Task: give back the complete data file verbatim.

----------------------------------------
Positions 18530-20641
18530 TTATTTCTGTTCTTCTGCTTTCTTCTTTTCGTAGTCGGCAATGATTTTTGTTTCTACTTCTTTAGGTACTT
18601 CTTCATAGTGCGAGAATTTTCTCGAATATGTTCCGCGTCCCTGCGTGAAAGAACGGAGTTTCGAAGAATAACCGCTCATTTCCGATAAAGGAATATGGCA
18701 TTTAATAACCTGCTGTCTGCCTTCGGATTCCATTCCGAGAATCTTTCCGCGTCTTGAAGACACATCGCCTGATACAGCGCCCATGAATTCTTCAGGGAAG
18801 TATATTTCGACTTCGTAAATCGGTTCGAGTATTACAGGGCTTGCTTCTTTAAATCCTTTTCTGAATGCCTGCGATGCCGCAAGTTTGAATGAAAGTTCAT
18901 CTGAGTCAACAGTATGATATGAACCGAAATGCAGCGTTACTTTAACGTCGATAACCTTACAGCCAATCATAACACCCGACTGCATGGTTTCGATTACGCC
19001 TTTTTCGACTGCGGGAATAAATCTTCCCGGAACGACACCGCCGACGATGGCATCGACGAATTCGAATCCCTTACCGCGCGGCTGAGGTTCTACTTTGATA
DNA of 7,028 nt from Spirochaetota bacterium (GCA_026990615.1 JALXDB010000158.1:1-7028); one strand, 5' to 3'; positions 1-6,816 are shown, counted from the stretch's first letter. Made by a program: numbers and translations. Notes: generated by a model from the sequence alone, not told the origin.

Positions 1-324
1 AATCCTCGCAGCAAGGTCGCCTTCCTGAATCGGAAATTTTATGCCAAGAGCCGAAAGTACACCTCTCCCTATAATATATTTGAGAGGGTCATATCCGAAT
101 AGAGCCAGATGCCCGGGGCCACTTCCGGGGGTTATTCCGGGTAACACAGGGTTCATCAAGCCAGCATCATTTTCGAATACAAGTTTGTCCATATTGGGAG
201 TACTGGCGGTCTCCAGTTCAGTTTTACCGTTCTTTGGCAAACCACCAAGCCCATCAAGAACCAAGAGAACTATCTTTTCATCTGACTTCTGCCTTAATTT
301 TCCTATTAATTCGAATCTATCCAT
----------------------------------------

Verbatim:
Positions 18530-20641
18530 TTATTTCTGTTCTTCTGCTTTCTTCTTTTCGTAGTCGGCAATGATTTTTGTTTCTACTTCTTTAGGTACTT
18601 CTTCATAGTGCGAGAATTTTCTCGAATATGTTCCGCGTCCCTGCGTGAAAGAACGGAGTTTCGAAGAATAACCGCTCATTTCCGATAAAGGAATATGGCA
18701 TTTAATAACCTGCTGTCTGCCTTCGGATTCCATTCCGAGAATCTTTCCGCGTCTTGAAGACACATCGCCTGATACAGCGCCCATGAATTCTTCAGGGAAG
18801 TATATTTCGACTTCGTAAATCGGTTCGAGTATTACAGGGCTTGCTTCTTTAAATCCTTTTCTGAATGCCTGCGATGCCGCAAGTTTGAATGAAAGTTCAT
18901 CTGAGTCAACAGTATGATATGAACCGAAATGCAGCGTTACTTTAACGTCGATAACCTTACAGCCAATCATAACACCCGACTGCATGGTTTCGATTACGCC
19001 TTTTTCGACTGCGGGAATAAATCTTCCCGGAACGACACCGCCGACGATGGCATCGACGAATTCGAATCCCTTACCGCGCGGCTGAGGTTCTACTTTGATA
DNA of 7,028 nt from Spirochaetota bacterium (GCA_026990615.1 JALXDB010000158.1:1-7028); one strand, 5' to 3'; positions 1-6,816 are shown, counted from the stretch's first letter. Made by a program: numbers and translations. Notes: generated by a model from the sequence alone, not told the origin.

Positions 1-324
1 AATCCTCGCAGCAAGGTCGCCTTCCTGAATCGGAAATTTTATGCCAAGAGCCGAAAGTACACCTCTCCCTATAATATATTTGAGAGGGTCATATCCGAAT
101 AGAGCCAGATGCCCGGGGCCACTTCCGGGGGTTATTCCGGGTAACACAGGGTTCATCAAGCCAGCATCATTTTCGAATACAAGTTTGTCCATATTGGGAG
201 TACTGGCGGTCTCCAGTTCAGTTTTACCGTTCTTTGGCAAACCACCAAGCCCATCAAGAACCAAGAGAACTATCTTTTCATCTGACTTCTGCCTTAATTT
301 TCCTATTAATTCGAATCTATCCAT